Commenced in January 2007
Frequency: Monthly
Edition: International
Paper Count: 9

scale development Related Abstracts

9 Developing New Media Credibility Scale: A Multidimensional Perspective

Authors: Hanaa Farouk Saleh

Abstract:

The main purposes of this study are to develop a scale that reflects emerging theoretical understandings of new media credibility, based on the evolution of credibility studies in western researches, identification of the determinants of credibility in the media and its components by comparing traditional and new media credibility scales and building accumulative scale to test new media credibility. This approach was built on western researches using conceptualizations of media credibility, which focuses on four principal components: Source (journalist), message (article), medium (newspaper, radio, TV, web, etc.), and organization (owner of the medium), and adding user and cultural context as key components to assess new media credibility in particular. This study’s value lies in its contribution to the conceptualization and development of new media credibility through the creation of a theoretical measurement tool. Future studies should explore this scale to test new media credibility, which represents a promising new approach in the efforts to define and measure credibility of all media types.

Keywords: credibility scale, media credibility components, new media credibility scale, scale development

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8 The Relationship among Personality, Culture Personality and Ideal Tourist/Business Destinations

Authors: Tamás Gyulavári, Erzsébet Malota

Abstract:

The main purpose of our study was to investigate the effect of congruence between the perceived self and perceived culture personality on the evaluation of the examined countries as ideal business/tourist destinations. A measure of Culture Personality (CP) has been developed and implemented to assess the perception of French and Turkish culture. Results show that very similar personality structure of both cultures can be extracted along the dimensions of Competence, Interpersonal approach, Aura, Life approach and Rectitude. Regarding the congruence theory, we found that instead of the effect of similarity between the perceived culture personality and actual self, the more positively culture personality is perceived relative to the perceived self, the more positive attitude the individual has toward the country as business and tourist destination.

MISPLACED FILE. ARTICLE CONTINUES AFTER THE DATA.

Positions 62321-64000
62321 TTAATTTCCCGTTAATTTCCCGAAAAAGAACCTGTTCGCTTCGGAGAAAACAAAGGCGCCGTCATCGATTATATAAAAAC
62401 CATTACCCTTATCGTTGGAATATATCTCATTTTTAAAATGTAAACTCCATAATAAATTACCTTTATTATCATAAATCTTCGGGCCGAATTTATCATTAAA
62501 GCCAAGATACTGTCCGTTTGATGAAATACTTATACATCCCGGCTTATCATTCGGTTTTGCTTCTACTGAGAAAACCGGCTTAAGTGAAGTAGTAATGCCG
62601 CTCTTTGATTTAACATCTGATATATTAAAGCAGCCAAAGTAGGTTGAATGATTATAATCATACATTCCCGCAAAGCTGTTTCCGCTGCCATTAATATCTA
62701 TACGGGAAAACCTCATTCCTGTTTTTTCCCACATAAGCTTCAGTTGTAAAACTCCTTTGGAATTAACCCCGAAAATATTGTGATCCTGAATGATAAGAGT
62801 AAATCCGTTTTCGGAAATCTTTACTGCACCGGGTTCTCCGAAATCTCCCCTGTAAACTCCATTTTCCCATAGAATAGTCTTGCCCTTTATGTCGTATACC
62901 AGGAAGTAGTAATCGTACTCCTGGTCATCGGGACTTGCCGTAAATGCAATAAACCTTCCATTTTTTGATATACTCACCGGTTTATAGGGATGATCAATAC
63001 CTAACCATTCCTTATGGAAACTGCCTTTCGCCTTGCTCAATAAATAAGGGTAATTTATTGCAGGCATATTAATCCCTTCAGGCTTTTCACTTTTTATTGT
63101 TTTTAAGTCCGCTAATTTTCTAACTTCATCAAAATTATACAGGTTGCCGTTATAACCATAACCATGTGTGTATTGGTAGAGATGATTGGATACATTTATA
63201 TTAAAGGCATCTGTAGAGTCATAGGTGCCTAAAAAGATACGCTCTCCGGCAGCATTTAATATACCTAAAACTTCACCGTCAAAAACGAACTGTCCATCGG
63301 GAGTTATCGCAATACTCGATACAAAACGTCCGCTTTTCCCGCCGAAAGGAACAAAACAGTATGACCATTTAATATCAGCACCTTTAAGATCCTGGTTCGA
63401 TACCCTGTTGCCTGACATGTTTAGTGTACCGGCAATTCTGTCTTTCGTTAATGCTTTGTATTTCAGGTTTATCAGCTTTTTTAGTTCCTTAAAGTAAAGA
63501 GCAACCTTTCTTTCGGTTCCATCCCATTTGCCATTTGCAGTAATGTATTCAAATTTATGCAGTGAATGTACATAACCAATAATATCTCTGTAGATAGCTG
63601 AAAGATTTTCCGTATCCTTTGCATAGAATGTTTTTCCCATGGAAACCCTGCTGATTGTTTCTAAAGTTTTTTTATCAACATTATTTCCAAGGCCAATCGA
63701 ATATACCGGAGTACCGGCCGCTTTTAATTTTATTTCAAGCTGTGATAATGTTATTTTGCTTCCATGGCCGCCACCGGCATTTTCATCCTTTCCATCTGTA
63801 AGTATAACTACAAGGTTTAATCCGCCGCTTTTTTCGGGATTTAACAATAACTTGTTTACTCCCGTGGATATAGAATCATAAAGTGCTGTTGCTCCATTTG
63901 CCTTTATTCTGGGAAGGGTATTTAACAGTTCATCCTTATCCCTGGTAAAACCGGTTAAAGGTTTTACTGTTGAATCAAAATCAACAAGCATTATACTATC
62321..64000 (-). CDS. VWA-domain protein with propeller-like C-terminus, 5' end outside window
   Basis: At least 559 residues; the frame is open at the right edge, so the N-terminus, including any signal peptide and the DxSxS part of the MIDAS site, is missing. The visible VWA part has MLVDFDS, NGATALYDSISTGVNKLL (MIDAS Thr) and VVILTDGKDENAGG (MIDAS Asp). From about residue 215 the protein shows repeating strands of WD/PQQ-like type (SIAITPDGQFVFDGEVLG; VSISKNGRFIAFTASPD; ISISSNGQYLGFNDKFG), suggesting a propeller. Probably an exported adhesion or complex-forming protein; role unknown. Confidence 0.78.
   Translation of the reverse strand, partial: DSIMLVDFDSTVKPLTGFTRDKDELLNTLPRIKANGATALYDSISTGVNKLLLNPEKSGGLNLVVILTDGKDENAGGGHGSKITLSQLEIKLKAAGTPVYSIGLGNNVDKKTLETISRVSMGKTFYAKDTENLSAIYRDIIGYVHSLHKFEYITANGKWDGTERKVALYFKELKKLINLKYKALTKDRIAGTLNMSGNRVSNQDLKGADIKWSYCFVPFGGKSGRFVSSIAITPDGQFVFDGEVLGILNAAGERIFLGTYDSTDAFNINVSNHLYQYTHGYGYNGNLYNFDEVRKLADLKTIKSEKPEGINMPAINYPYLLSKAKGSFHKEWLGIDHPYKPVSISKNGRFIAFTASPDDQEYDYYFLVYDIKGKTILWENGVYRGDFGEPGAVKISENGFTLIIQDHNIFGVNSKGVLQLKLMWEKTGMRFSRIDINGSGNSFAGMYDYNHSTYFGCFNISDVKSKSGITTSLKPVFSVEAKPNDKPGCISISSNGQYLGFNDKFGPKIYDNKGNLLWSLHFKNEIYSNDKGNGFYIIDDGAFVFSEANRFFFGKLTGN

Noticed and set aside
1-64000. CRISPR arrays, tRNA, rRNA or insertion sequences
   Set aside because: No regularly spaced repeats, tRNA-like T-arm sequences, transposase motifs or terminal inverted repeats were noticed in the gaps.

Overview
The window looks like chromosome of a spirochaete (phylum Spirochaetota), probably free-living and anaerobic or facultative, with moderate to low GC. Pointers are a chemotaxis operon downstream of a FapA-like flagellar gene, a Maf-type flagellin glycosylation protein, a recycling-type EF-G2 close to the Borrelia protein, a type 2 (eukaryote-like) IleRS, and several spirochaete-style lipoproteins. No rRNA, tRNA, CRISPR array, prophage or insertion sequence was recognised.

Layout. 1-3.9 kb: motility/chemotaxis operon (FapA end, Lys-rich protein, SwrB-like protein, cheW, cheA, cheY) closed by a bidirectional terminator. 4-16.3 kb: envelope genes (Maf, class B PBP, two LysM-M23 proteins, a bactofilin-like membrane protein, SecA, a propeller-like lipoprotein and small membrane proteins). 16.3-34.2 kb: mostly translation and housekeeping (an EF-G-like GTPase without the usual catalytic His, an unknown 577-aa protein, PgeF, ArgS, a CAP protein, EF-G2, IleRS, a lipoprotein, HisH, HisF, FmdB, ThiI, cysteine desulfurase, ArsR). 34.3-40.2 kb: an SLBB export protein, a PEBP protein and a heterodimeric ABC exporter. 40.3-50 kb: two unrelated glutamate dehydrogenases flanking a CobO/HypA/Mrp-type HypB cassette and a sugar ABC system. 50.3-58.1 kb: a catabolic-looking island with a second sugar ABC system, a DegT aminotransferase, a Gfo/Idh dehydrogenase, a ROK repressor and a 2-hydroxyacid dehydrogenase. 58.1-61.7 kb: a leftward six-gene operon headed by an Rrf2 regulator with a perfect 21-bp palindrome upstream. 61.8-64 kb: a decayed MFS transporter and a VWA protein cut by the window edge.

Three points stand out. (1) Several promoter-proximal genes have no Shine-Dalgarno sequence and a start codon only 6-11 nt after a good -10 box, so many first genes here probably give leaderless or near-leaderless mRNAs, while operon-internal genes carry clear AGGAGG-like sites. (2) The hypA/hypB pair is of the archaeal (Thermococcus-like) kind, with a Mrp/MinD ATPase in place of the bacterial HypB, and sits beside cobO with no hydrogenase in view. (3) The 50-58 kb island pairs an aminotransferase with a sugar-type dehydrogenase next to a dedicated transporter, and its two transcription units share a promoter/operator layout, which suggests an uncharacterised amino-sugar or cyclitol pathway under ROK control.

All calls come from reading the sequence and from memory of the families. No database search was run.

Keywords: Personality, scale development, culture personality, ideal business/tourist destination

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7 Tourist Cultural Literacy: Scale Development and Validation

Authors: Yun-Ru Tsai, Jo-Hui Lin

Abstract:

The cultural interactions between tourists and destination communities have received increased attention. Tourists play an important role in constructing a rewarding intercultural experience and cultural understanding. Cultural literacy is the ability for tourists to negotiate different cultures, this research aimed to develop a measurement of Tourist Cultural Literacy (TCL), the result provides a theoretical framework to assess how tourists interact with different cultural destinations. A pilot qualitative research was conducted in order to generate the initial items. In this study, the procedure of developing the TCL scale was divided into two parts. First, an exploratory factor analysis was conducted, a 25-item TCL scale was developed and six factors were identified: cultural sensitivity, appreciation of the culture, respect for the culture, knowledge of the culture, participate in the culture, and empathy for the culture. Second, confirmatory factor analyses and structural equation modeling were employed, the six-factor model was verified, and was proven to have good fit, reliability, convergent validity, discriminant validity, and criterion-related validity. The study provides managerial implications for tourist management and education, the popularization of TCL might increase the respect and understanding between tourists and local societies as well as decrease the cultural shocks and negative social-cultural impacts derived from tourism activities, thereby reducing the maintenance cost of management and allowing tourists to obtain a better cultural experience. Future research suggestions are also provided.

Keywords: Cultural tourism, cultural literacy, scale development, tourism contact

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6 Design and Validation of the 'Teachers' Resilience Scale' for Assessing Protective Factors

Authors: Athena Daniilidou, Maria Platsidou

Abstract: